Foundry United Methodist Church has joined a growing grassroots movement within the United Methodist church to change the Book of Discipline, our denominational book of policies, that includes a statement prohibiting churches and clergy from performing marriage ceremonies for same-sex couples. As a church dedicated to full inclusion and equality of all people, Foundry is very excited to announce its "Opening Doors to Equality" campaign, which seeks to update the Book of Discipline by connecting United Methodists across the country with personal and moving stories of lesbian, gay, bisexual and transgender (LGBT) United Methodists and their allies.
Although the "Opening Doors to Equality" campaign launched just recently, the movement for full LGBT inclusion and equality within the United Methodist Church (UMC) has been building for decades. Because of the dedicated efforts of our fellow United Methodists, like the Reconciling Ministries Network (RMN) and the Methodist Federation for Social Action (MFSA), today more than1,100 clergy in 19 states and the District of Columbia have vowed to marry gay and lesbian couples and, last year, United Methodists in the Baltimore-Washington Conference voted to support same-sex unions.
But Foundry's goal to reach full marriage equality within the church needs yet another victory this April when a vote to remove the specific language from the Book of Discipline that opposes full marriage equality for fellow gay and lesbian United Methodists comes to the floor of our General Conference.
The United Methodist Church is a denomination that has been rooted in a thoughtful approach to the social justice teachings of Jesus Christ. We believe that the overriding message of Scripture and the purpose of our denomination is to express the love of God and Jesus Christ to all -- without caveat and without exception.
When the Book of Discipline was amended in 1996 to include specific language to prohibit marriage equality, our leaders chose to openly discriminate against our own brothers and sisters in Christ by prohibiting ministers from conducting ceremonies that celebrated same-sex unions. Now, we have reached a point in history when nearly 73 million Americans in seven states and D.C. are governed by laws that recognize full marriage equality for same-sex couples.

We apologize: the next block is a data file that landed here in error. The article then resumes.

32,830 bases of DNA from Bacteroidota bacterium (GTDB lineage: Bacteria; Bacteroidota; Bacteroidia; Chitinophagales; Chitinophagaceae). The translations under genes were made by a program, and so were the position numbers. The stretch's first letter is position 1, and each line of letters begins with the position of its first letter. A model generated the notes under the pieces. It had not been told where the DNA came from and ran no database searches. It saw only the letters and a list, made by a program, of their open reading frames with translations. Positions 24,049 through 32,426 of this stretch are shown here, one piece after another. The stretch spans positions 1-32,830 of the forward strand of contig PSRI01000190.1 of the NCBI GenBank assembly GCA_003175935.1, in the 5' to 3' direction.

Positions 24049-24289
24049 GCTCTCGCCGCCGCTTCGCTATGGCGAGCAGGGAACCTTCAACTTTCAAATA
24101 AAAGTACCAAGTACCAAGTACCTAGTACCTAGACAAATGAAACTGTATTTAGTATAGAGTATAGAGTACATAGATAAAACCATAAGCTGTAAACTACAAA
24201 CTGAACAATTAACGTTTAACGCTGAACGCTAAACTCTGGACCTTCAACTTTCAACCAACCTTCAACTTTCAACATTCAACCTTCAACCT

After the District of Columbia joined the states honoring full marriage equality and passed laws recognizing gay and lesbian marriages, in February 2010, Dumbarton UMC -- a reconciling congregation in Washington, D.C. -- pledged to honor same-sex weddings. Foundry echoed the movement toward social justice and, in September 2010, approved the use of its sanctuary and support for clergy who chose to conduct wedding ceremonies for gay and lesbian congregants.
As a church family, we've overcome issues from racial discrimination to women becoming ordained as clergy. This movement for marriage equality is yet another step in the movement of God's spirit toward the inclusive church and society promised in Scripture. The number of public statements, pledges and declarations supporting changes in the United Methodist Church's Book of Discipline, as well as the sheer number of clergy and laity who have publicly signed their names in support, increases daily.
To help reach our goal, we have posted a few personal narratives from LGBT United Methodists and allies on YouTube and have invited United Methodists from across the country to join our Facebook forum for feedback and community involvement.These personal accounts of love, faith and equality from our United Methodist sisters and brothers from all walks of life show that we are coming together for a movement rooted in social justice and the love of God and neighbor. I have asked my congregation to do four simple things to further our progress in this movement:
- "Like" the Doors to Equality page on Facebook.
- Visit the website at www.doorstoequality.org.
- Share both the Facebook page and website with five friends.